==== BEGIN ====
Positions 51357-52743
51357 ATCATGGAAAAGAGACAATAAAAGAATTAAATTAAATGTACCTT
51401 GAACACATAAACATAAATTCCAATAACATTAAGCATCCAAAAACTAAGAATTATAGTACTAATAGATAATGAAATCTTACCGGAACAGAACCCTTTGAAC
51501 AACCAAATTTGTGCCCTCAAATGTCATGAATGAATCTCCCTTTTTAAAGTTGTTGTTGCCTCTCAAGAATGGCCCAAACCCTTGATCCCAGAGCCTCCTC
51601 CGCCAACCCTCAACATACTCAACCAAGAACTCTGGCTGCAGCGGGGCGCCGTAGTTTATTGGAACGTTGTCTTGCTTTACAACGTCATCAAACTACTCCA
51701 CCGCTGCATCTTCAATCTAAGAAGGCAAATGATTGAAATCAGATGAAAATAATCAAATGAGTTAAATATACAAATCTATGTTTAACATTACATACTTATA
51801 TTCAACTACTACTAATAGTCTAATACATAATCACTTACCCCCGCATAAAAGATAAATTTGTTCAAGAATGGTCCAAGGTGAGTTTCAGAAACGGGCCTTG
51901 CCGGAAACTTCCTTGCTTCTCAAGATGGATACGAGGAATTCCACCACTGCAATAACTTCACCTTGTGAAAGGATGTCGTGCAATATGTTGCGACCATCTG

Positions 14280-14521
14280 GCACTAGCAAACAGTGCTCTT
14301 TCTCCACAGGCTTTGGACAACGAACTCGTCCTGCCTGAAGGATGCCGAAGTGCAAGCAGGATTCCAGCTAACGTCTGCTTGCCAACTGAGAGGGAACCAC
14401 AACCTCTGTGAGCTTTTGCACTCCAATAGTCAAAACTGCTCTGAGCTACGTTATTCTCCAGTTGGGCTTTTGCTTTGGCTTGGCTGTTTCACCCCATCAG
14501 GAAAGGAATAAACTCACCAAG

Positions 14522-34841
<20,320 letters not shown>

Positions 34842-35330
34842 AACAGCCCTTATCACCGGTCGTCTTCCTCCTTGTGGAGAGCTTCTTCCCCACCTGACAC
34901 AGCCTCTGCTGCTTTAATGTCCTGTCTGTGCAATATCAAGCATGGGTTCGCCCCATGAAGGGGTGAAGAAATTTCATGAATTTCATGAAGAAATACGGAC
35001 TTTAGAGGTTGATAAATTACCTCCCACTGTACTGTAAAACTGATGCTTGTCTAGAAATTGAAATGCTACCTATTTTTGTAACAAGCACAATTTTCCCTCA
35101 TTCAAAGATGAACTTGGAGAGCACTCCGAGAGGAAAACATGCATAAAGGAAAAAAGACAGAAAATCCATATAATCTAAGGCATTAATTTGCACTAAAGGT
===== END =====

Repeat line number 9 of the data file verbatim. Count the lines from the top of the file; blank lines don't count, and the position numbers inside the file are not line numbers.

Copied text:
Positions 14280-14521